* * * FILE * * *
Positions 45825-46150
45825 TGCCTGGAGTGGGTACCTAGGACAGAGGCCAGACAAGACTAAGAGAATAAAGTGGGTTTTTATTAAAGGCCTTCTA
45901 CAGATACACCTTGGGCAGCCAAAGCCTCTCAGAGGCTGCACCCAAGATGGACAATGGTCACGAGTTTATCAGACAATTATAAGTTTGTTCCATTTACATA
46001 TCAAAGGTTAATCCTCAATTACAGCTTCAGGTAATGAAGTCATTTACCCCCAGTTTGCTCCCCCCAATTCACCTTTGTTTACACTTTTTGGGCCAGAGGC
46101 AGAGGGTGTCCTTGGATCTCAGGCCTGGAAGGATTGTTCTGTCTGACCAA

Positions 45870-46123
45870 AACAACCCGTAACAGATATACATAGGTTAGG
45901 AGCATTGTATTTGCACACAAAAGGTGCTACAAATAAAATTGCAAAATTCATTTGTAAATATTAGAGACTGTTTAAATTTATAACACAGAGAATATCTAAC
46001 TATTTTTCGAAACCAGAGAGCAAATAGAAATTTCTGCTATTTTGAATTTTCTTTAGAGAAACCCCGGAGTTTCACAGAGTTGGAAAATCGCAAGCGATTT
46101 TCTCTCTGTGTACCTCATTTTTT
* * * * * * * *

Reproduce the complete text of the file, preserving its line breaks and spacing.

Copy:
Positions 45825-46150
45825 TGCCTGGAGTGGGTACCTAGGACAGAGGCCAGACAAGACTAAGAGAATAAAGTGGGTTTTTATTAAAGGCCTTCTA
45901 CAGATACACCTTGGGCAGCCAAAGCCTCTCAGAGGCTGCACCCAAGATGGACAATGGTCACGAGTTTATCAGACAATTATAAGTTTGTTCCATTTACATA
46001 TCAAAGGTTAATCCTCAATTACAGCTTCAGGTAATGAAGTCATTTACCCCCAGTTTGCTCCCCCCAATTCACCTTTGTTTACACTTTTTGGGCCAGAGGC
46101 AGAGGGTGTCCTTGGATCTCAGGCCTGGAAGGATTGTTCTGTCTGACCAA

Positions 45870-46123
45870 AACAACCCGTAACAGATATACATAGGTTAGG
45901 AGCATTGTATTTGCACACAAAAGGTGCTACAAATAAAATTGCAAAATTCATTTGTAAATATTAGAGACTGTTTAAATTTATAACACAGAGAATATCTAAC
46001 TATTTTTCGAAACCAGAGAGCAAATAGAAATTTCTGCTATTTTGAATTTTCTTTAGAGAAACCCCGGAGTTTCACAGAGTTGGAAAATCGCAAGCGATTT
46101 TCTCTCTGTGTACCTCATTTTTT